He called for the snap with eight seconds left on the game clock and rifled a pass to Higgins streaking up the seam. Higgins caught it at the 29 and took it down to the 20.

Higgins fumbled as he hit the ground with 2:28 remaining, but the ball squirted directly to Chase, who got tackled with 2:22 remaining. There was plenty of time to get lined up for another play before the two-minute warning, but Burrow retired as play-caller for the day and headed to the sideline to get the backup helmet while the clock was still ticking down.

“I had to call three or four plays on my and all of them worked,” Burrow said Wednesday. “So that was fun.”

“Fun” might not be the word Taylor would have picked, but the experience added another entry to the list of things that have impressed him about Burrow over the last two seasons.

“Joe did a really good job,” he said. “He did a great job managing that, finding completions for us. You really like that because you get a window into his brain on what he really likes in that go-to moment. There was no surprises there, but he found his completions. He helped us move the ball down the field.”

Burrow took sacks on two of the three plays after the two-minute warning, the second of which moved the Bengals from Tennessee to 24 to the 36, forcing Evan McPherson to attempt a 54-yard field goal instead of one from 42.

But McPherson nailed it from nearly the same spot where he would hit the 52-yard game-winner about two hours later.

And while Burrow was done calling plays for the game, it might not be too long before he finds himself back in that role, either by accident or by design.

“It’s something we’ll always be looking to as further seasons go and he gets even more experience in the league,” Taylor said. “That’s something you want the quarterback to be able to go out there and call a four- or five-play sequence and keep the defense on their heels and let Joe assess what’s going on defensively and get us into the right looks.

“You don’t always want to do that because he’s gotta go through a physical play and you gotta be thinking then you gotta process, ‘OK, what’s the down and distance, do we run or pass here?'” Taylor continued. “But I think it was good in the dose that he did it. It’s certainly something in the future that he’ll have the freedom to do and do for longer stretches than he’s done at points this year.”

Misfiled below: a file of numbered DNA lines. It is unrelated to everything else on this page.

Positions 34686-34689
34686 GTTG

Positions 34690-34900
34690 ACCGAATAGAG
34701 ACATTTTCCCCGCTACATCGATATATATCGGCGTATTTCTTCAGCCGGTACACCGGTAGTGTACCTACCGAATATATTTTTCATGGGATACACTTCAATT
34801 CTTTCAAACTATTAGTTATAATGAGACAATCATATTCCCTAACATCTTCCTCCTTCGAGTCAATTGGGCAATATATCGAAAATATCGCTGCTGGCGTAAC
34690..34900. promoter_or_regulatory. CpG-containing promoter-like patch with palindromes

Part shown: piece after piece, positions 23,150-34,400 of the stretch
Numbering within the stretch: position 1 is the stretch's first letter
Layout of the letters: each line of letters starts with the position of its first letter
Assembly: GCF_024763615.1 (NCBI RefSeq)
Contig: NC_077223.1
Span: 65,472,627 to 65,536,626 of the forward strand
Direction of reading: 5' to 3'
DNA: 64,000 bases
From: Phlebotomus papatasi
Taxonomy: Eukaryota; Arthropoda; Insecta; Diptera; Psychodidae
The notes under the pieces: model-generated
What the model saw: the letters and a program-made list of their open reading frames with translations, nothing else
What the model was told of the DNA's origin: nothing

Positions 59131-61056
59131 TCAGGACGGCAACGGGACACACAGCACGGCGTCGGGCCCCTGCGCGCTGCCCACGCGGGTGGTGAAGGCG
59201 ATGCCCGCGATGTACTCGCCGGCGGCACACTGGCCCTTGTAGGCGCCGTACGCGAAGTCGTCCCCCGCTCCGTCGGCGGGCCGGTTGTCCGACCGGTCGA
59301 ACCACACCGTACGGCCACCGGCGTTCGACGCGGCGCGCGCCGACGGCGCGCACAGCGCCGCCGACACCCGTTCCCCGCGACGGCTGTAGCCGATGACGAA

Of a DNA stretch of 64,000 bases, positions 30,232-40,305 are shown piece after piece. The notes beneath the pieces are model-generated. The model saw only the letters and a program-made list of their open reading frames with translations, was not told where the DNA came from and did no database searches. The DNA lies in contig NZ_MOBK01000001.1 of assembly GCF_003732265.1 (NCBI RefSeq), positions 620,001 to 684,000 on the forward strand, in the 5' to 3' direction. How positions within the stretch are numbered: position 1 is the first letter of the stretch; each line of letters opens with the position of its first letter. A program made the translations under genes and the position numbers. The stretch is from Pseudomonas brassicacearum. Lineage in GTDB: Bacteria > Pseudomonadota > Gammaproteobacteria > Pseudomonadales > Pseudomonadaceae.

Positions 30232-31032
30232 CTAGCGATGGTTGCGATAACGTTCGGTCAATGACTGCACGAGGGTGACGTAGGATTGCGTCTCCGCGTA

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1 hour ago, Hooky said:

Neither did anybody else. Didn't he do the same thing during Palmer's rise?

 

https://www.bengals.com/news/boomer-savoring-the-ride-i-didn-t-realize-how-much-of-a-bengals-fan-i-still-was


Ftom the article:  “He's gunning to put the Bengals in their first Super Bowl since Esiason no-huddled a 21-10 victory over future Hall-of-Famer Jim Kelly's Bills at old Riverfront Stadium for the 1988 AFC championship.”


[Im old, and may not recall all details correctly, but…]

Hey, Hobson, Boomer did NOT “no-huddle” that win because the NFL changed the rules just before the game and didn’t allow it.”  The no-huddle offense returned the next year (?), “invented” by Bills’ coach Marc Levy.

 

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26 minutes ago, Cricket said:


Ftom the article:  “He's gunning to put the Bengals in their first Super Bowl since Esiason no-huddled a 21-10 victory over future Hall-of-Famer Jim Kelly's Bills at old Riverfront Stadium for the 1988 AFC championship.”


[Im old, and may not recall all details correctly, but…]

Hey, Hobson, Boomer did NOT “no-huddle” that win because the NFL changed the rules just before the game and didn’t allow it.”  The no-huddle offense returned the next year (?), “invented” by Bills’ coach Marc Levy.

 

 

My poor recollection is that the league tried to ban it, but after protests from Wyche and the Bengals it was allowed. 

 

And Marv Levy is/was a whiny bitch.